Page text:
I'm looking for a way to start a siphon without electricity and without my mouth. I'd be interested in a device that mechanically sucks water to jump start the process, however all I can find on Google is aimed at beer making and people who have access to water pumps to prefill the hose.
Another way to prefill a hose with water is to coil it up into a bucket or stream with water in it. If there is a faucet or hose bib handy, a garden hose for example can be filled and the faucet turned off while the end of the hose is at the same height as the faucet so it doesn't drain while it's being unscrewed.
"Study books and observe nature; if they do not agree, throw away the books." ~ William A. Albrecht
You can buy, or make homemade, a one way valve on the end of a tube.
With it in place, you thrust the tube up and down and with each downward thrust, fluid is pushed up into the tube, but it cannot come out. With repeated thrusts, the tube fills and then starts a siphon.
Look up "Homemade check valve" on youtube, and then make your own for $2.
"When it is all said and done, and the coffin goes in the ground, it was the farmer who was the richest man of all."
A statement by a wise, ole dairy farmer.
These are ubiquitous in Japan and mostly used for kerosene, but we used them to transfer saltwater in and out of tanks.
There is a screw cap on top that seals the siphon. Squeeze the red part to pump and start the siphon. When you want to stop the siphon, unscrew the cap on top and let the water drain.
Alternatively, fill your hose with water by dunking or filling as others have mentioned, cap the hose with your thumb or kink it to keep the water in.
Siphons work as long as the end is lower than the start. I have found that they work even better if the water was higher than the start level at some point.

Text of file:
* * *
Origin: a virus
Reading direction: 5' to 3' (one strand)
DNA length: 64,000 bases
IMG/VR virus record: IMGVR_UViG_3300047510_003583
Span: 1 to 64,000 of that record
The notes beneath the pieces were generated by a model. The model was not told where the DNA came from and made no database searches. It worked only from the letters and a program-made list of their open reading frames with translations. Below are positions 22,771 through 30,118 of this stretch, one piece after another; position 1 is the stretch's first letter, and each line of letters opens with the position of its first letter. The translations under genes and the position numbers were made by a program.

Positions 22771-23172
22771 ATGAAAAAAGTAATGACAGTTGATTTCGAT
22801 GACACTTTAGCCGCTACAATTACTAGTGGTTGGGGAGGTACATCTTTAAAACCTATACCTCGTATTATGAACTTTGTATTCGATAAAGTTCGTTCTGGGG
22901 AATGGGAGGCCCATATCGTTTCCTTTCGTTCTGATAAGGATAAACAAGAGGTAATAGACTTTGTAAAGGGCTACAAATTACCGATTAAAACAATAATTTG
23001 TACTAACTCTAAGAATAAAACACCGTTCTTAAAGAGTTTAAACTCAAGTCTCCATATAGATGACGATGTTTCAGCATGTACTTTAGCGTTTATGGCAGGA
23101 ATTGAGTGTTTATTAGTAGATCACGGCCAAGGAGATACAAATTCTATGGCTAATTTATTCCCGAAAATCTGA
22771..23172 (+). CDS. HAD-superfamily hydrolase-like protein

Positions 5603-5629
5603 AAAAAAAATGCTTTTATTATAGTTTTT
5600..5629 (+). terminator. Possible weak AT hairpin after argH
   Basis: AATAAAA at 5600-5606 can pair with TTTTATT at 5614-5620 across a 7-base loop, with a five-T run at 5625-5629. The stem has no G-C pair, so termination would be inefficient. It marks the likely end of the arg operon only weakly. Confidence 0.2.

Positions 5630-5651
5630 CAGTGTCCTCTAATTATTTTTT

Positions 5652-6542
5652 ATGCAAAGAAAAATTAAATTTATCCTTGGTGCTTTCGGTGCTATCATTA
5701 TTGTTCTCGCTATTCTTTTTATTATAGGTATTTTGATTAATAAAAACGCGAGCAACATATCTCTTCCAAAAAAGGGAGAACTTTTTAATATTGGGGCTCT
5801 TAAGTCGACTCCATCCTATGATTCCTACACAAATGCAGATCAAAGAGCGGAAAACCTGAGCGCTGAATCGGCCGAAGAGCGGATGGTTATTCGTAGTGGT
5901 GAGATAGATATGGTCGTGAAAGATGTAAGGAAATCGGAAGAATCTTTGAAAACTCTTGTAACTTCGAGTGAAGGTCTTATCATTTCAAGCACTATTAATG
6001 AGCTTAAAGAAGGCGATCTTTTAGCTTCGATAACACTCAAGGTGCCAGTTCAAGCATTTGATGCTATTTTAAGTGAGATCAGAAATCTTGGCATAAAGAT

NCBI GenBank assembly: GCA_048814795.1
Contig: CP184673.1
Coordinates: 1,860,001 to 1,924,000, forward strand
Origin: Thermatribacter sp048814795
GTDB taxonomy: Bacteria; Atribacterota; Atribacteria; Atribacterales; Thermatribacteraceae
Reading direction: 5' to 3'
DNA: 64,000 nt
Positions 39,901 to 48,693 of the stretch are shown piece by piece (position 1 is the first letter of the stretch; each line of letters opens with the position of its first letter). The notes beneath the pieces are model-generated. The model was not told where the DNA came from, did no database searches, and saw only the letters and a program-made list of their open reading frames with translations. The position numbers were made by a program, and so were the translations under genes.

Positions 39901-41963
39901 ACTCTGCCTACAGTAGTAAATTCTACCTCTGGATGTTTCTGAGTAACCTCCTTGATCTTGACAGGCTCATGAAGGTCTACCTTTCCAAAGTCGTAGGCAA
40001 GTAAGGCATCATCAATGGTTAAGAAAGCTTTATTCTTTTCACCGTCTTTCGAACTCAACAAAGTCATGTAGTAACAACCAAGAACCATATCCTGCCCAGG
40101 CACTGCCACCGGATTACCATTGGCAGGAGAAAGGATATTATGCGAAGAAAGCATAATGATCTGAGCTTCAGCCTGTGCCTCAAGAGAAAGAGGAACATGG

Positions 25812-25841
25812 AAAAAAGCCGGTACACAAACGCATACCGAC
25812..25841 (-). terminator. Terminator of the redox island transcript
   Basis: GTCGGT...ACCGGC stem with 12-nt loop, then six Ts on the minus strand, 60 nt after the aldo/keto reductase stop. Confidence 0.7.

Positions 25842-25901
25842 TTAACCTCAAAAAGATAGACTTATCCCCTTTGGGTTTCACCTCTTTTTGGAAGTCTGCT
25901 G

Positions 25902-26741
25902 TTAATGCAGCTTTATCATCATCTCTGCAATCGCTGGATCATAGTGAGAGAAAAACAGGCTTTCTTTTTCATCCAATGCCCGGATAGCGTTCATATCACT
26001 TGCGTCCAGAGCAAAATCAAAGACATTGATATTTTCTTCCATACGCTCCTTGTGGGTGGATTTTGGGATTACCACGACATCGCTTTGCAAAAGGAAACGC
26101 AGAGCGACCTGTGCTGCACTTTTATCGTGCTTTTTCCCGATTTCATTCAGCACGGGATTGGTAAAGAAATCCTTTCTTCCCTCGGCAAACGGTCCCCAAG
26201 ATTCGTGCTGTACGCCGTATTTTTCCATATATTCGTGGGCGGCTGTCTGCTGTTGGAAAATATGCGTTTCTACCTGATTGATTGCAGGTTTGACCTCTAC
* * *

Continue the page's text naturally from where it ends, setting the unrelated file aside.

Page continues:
We used to start siphons by making a wave (like you would see at a ball game) with our thumbed hose over our heads then down to the ground. Let go your thumb and see if it worked. Sometimes it took a few tries...there was inevitably some air in the hose, but the speed gained from height counteracts this in my experience.
I use a "safety siphon" all the time for my rain barrels and such. They are super easy to use, just put the metal end in the tank and jiggle it - there is a little marble on a spring in there that lets water go only one way.
If its a large diameter pipe, 1 inch or more its possible to start a syphon by sliding the pie back and forward into the water and placing your palm of your hand over the pipe to create a vacuum as you pull the pipe out.
By releasing your hand as you go back in water can climb the pipe.
It is commonly used to irrigate farms by having the pipe drop over a channel bank between the water and a field that is lower.
The use of the pipe stops erosion through a cutting.
John Daley Bendigo, Australia
The Enemy of progress is the hope of a perfect plan
If it's a siphon from a closed container (like, um, a gas tank... ask me how I know) you can start the siphon by blowing.
Step 1: Insert a hose into the gas tank so that one end is below the surface of the petrol, and the other end is even lower and in your
Step 2: Insert a second hose into the gas tank, doesn't have to go below the petrol's surface, but can be.
Step 3: Blow into the second hose, increasing the volumetric pressure inside the tank, and causing the fluid to travel up your siphon hose, starting the siphon and filling your container..
Step 4: Grab your hoses and seal your gerry can before running away!